National / Politics

In policy speech, Abe vows to establish 'new era of Japanese diplomacy'

by Satoshi Sugiyama

Staff Writer

Prime Minister Shinzo Abe on Monday declared 2020 a “crucial year to establish a new era of Japanese diplomacy” in a speech before the Diet, vowing to tackle international issues head-on.

During the address kicking off the 150-day session, however, Abe made no mention of mounting scandals surrounding his administration: the resignations of two ministers over alleged campaign finance law violations, the arrest of a Diet member responsible for developing the government’s policy for so-called integrated resorts featuring casinos, and allegations of cronyism and favoritism concerning a taxpayer-funded cherry blossom party.

Opposition parties will surely be challenging the administration over issues of accountability. And because of the Olympic and Paralympic Games and the July 5 Tokyo gubernatorial election, extending the Diet session will likely be difficult, meaning Abe’s Liberal Democratic Party will face a tight schedule for passing legislation.

Instead of opening him and his party up for criticism amid the scandals, Abe on Monday focused his speech on foreign policy, delivering a notable change in phrasing regarding South Korea. He reinstated a description referring to Seoul as Tokyo’s “most important neighbor” for the first time since 2017, striking a tone of cautious optimism. In a policy speech in October, Abe had referred to South Korea as an “important neighbor.”

Stressing that Tokyo shares fundamental values and strategic interests with Seoul “by nature,” Abe pressed South Korean leader Moon Jae-in to have a constructive and cooperative relationship at the beginning of the new decade.

But he also made clear that he won’t be backing down easily on the issue of compensation for wartime forced labor — a persistent thorn in bilateral relations. Admonishing Seoul, Abe reiterated Tokyo’s stance that the nations settled the matter through a 1965 treaty and that Japan is abiding by international law.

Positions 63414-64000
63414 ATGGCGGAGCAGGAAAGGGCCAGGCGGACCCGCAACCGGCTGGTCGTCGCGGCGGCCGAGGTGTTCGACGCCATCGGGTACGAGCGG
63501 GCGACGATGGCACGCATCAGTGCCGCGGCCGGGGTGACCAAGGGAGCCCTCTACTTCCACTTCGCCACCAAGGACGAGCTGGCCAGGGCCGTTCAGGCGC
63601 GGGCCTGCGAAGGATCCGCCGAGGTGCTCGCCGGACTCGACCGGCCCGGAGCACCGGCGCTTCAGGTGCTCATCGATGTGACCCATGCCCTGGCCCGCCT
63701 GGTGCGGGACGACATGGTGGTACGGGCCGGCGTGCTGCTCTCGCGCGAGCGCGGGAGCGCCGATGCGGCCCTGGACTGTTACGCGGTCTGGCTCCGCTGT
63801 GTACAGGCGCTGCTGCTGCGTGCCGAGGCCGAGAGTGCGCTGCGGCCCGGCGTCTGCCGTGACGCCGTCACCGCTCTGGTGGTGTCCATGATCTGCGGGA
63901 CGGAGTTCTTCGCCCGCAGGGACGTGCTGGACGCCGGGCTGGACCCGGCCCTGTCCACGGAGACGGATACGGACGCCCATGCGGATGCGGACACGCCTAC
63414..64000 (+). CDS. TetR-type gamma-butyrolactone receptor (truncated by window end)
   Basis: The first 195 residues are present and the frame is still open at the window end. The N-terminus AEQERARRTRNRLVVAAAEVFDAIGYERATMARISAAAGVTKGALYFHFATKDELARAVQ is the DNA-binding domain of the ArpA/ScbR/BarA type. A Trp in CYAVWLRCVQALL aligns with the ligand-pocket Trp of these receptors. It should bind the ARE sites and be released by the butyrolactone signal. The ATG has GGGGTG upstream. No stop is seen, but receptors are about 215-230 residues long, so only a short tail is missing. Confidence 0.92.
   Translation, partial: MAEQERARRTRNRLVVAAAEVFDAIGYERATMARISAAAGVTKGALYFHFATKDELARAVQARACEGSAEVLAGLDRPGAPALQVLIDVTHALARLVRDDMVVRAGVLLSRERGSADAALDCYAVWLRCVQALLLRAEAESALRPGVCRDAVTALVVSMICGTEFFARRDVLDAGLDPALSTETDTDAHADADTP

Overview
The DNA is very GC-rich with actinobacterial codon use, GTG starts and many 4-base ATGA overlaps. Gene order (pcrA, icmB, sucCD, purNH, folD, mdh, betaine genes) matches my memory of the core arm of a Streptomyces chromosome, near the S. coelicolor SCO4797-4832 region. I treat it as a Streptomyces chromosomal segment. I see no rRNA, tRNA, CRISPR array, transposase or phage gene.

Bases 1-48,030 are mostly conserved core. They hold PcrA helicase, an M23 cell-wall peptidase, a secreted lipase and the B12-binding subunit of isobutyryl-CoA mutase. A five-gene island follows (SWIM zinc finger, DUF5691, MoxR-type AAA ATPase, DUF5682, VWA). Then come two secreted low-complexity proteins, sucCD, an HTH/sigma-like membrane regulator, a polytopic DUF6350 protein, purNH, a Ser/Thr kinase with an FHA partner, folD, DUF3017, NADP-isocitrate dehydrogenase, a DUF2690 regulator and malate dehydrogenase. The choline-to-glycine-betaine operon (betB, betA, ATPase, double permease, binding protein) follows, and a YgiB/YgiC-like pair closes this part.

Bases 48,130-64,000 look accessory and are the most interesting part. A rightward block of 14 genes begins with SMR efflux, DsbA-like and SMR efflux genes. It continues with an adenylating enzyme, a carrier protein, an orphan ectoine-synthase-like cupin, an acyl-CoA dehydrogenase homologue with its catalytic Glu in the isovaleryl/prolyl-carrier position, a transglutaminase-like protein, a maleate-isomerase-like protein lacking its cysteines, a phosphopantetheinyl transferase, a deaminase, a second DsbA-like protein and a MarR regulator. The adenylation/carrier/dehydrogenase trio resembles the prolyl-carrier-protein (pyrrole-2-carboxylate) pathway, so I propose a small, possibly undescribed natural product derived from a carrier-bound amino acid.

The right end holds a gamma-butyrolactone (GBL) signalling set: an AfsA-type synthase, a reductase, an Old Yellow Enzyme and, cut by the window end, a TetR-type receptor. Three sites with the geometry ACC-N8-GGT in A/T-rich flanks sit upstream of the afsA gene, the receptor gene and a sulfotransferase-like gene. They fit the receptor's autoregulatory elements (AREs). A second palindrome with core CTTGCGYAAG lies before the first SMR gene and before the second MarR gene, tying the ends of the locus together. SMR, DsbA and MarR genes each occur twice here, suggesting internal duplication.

“Diplomacy with neighboring countries has become critical as the national security environment in Northeast Asia has become more severe,” Abe said. “I sincerely expect (South Korea) to keep the promises between nations and build future-oriented bilateral relations.”

In his January 2019 policy speech, Abe left out the phrase on South Korea as being Japan’s “most important neighbor,” a reflection of increasingly testy relations at the time.

Bilateral relations soured when a series of South Korean court rulings instructed Japanese companies to pay compensation for victims of wartime forced labor in 2018. They took a turn for the worse last summer, when Japan imposed stricter controls on exports to South Korea of high-technology materials.

Japan’s trade ministry has since eased some export control measures, and Abe and Moon met in December with hopes of repairing damaged ties.

Regarding military tensions in the Middle East, Abe went beyond his usual line expressing a desire to conduct robust diplomacy taking advantage of Japan’s friendly relations with nations in the region. He spoke of his “deep concern” and urged all parties to exercise restraint and seek diplomatic solutions based on dialogue.

Japan will dispatch the Maritime Self-Defense Force’s Takanami, a 4,650-ton destroyer, and has already sent two P-3C surveillance patrol airplanes to the waters off Oman and Yemen for an “investigation and research” mission. While opposition lawmakers have criticized the move as a constitutional loophole, Abe again justified it as a way to protect ships tied to Japanese interests, noting that the country heavily depends on energy resources from the region.

As this year marked the 60th anniversary of the U.S.-Japan security treaty, Abe lauded the alliance, calling it robust “at an unprecedented level.”

He also reaffirmed his intention to settle a territorial dispute and conclude a peace treaty with Russia and meet with North Korean leader Kim Jong Un “without prerequisites” in a bid to resolve the issue of abductions of Japanese citizens.